as the music guest. It has some great moments when Kenan Thompson hosts “Black
Jeopardy,” with C.K. as the only white contestant, a black-history professor from
Brigham Young University.


That won’t match the brilliant bit they did previously, as
Lincoln and an ex-slave, but it brings some big laughs. When C.K. finally gets
a correct answer (to “things white people lie about”) he’s told: “Actually, we
would have accepted any answer.”


TONIGHT’S ALTERNATIVE: “Orphan Black” (BBC America) or “Da
Vinci’s Demons” (Starz), 9 p.m.


There’s something wrong with a world in which two of the
best and most imaginative dramas are at the same time. Fortunately, “Demons”
promptly reruns at 10.


Last week’s “Orphan” season-opener saw Sarah searching for
her daughter; now she’s shocked by where that leads. And last week’s “Demons”
(rerunning at 8), saw both Leonardo da Vinci and Prince Lorenzo Medici find
fresh trouble at the end of their journeys; tonight, the prince is in a bloody
game and the painter is at the Vault of Heaven … along with his enemy Riario.


Other choices include:


“Harry Potter and the Deathly Hallows, Part 1” (2010) and “Part
2” (2011), 5:30 and 9 p.m., ABC Family. The epic tale concludes in this cable
double-feature.


Racing, 6:30 p.m. ET, Fox. NASCAR is in Richmond, Va.,
launching a night of sports overload. ESPN has the basketball play-offs at 7
and 9:30 p.m. ET and the NBC Sports Network has hockey playoffs at 7:30. In the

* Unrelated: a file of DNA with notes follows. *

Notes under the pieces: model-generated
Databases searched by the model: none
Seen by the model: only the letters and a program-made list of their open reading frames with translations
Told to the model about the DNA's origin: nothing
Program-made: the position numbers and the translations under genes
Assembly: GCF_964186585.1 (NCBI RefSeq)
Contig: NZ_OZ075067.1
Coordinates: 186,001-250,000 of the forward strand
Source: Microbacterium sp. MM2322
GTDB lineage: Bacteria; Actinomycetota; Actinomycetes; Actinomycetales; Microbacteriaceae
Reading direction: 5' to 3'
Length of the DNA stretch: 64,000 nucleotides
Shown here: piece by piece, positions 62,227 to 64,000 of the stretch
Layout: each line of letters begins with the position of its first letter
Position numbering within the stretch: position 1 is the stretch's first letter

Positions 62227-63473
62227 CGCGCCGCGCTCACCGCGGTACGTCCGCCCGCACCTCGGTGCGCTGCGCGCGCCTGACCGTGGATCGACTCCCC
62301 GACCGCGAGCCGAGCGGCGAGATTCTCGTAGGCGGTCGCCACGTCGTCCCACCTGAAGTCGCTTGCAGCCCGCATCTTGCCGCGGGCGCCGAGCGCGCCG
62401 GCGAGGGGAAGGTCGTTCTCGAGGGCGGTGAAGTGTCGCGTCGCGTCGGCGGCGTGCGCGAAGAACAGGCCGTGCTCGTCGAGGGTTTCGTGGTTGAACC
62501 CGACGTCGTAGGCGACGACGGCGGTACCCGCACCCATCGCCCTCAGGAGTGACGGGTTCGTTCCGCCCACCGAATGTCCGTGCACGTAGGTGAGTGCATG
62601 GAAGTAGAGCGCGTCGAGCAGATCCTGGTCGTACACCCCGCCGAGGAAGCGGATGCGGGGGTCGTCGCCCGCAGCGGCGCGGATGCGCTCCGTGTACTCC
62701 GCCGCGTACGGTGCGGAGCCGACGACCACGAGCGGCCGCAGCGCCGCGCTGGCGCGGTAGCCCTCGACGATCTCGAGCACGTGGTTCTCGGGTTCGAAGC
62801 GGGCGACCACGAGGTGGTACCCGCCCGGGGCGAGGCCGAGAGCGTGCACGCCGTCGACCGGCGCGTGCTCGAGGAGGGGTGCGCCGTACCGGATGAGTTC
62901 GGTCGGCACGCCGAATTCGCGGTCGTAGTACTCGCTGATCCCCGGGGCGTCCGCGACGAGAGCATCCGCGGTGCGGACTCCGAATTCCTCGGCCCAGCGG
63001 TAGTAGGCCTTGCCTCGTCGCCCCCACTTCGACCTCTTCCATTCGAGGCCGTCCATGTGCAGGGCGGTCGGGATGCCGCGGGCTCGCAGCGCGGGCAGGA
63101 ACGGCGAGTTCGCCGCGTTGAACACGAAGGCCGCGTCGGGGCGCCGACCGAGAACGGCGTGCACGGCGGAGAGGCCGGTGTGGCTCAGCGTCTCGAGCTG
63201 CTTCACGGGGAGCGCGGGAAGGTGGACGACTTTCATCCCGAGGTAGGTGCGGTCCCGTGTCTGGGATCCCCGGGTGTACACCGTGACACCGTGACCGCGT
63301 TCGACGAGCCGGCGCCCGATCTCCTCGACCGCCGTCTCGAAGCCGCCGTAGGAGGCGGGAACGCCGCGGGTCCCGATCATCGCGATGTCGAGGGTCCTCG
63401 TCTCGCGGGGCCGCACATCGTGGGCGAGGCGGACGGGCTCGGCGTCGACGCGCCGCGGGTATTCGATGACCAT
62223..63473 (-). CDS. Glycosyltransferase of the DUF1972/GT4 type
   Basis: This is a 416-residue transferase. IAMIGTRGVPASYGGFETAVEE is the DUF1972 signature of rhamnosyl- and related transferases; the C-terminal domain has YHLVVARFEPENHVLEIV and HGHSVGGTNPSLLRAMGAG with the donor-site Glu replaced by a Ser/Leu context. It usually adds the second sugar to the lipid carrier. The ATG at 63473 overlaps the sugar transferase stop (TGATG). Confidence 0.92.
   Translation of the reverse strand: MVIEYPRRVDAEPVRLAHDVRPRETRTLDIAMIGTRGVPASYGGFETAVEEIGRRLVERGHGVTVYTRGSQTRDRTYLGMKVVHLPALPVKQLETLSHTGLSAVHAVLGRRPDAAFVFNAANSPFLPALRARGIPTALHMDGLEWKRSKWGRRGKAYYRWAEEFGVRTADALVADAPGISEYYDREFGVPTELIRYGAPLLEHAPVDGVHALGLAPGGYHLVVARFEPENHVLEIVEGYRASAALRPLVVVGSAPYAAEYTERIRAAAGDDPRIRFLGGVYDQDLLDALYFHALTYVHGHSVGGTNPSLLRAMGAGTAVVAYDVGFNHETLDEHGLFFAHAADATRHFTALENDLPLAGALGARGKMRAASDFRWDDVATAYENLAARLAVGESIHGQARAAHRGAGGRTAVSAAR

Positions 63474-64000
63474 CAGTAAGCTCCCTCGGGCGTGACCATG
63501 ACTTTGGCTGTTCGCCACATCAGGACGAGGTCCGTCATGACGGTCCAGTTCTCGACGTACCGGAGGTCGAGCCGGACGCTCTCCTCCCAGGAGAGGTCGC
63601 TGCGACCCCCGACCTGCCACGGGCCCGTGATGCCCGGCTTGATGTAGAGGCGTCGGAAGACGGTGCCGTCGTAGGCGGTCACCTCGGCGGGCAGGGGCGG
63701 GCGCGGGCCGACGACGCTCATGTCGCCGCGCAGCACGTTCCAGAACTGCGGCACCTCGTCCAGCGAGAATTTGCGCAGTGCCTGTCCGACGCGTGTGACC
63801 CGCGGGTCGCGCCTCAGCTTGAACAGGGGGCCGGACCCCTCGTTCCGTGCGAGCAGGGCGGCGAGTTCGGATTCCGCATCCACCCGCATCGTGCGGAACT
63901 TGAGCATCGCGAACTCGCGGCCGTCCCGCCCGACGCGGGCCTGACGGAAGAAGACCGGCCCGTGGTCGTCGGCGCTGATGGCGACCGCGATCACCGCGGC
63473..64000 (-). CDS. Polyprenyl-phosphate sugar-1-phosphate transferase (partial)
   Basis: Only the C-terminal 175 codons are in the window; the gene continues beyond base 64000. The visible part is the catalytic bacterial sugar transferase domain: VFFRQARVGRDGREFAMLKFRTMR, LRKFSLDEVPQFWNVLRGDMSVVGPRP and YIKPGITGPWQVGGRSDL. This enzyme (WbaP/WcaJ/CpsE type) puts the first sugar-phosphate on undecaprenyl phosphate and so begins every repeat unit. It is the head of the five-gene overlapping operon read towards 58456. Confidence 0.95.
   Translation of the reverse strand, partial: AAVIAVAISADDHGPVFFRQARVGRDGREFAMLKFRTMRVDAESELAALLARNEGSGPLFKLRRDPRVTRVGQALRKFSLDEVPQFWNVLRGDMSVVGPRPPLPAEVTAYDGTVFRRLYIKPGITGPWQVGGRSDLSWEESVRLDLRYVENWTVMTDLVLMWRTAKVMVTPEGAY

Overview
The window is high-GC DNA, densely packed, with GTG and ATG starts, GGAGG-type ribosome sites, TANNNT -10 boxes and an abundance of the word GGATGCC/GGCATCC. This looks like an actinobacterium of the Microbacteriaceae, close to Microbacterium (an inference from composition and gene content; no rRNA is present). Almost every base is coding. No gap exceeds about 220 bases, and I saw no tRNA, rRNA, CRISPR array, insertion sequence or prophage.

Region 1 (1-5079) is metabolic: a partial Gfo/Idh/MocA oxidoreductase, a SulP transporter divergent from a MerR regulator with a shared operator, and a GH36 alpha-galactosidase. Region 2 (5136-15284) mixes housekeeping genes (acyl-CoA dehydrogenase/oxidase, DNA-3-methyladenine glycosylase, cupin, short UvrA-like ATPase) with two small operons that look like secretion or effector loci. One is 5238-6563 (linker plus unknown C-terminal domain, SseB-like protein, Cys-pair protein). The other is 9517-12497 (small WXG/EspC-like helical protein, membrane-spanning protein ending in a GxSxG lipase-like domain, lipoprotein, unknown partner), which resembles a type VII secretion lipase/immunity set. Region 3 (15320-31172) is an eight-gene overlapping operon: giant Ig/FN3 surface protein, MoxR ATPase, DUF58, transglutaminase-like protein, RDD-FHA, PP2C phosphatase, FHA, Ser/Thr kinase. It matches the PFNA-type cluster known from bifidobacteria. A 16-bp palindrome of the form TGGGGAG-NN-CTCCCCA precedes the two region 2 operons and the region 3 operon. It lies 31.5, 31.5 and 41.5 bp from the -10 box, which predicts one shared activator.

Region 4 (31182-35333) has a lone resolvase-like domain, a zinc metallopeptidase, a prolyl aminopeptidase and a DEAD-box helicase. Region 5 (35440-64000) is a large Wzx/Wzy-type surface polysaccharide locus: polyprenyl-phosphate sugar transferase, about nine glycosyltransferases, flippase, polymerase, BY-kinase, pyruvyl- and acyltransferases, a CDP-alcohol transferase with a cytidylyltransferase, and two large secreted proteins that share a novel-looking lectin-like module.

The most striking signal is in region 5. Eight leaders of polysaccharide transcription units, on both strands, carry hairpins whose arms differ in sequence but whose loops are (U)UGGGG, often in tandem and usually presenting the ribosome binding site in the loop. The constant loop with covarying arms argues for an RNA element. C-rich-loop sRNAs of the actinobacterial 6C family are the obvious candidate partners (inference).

afternoon, there’s more of each – basketball at 2 and 4:30 on TNT, hockey at 3
on NBC,


“Two and a Half Men,” 8 p.m., CBS. This reruns the episode
that brought back Rose, Charlie’s old stalker. She has to help out, after Alan’s
affair with Lyndsey puts Walden in danger.


“Bad Teacher,” 8:30 p.m., CBS. In a quick rerun of Thursday’s
opener, we see Meredith (Ari Graynor) find herself divorced and -- due to a bad
pre-nuptial agreement -- broke. Her solution is to fake a resume and become a
teacher at a ritzy school, where she’ll find a rich dad to marry. The principal
(David Alan Grier) is gullible; colleagues are inspired (Sara Gilbert),
suspicious (Kristin Davis) or amused (Ryan Hanson).


“NCIS,” 9 p.m., CBS. This rerun has Gibbs re-examine a
hit-and-run case, after learning about a confidential alibi. Meanwhile, McGee
is suspicious of Tony’s odd behavior.


“Joan & Melissa,” 10 p.m., WE. Joan Rivers insists her
daughter be her magician’s assistant.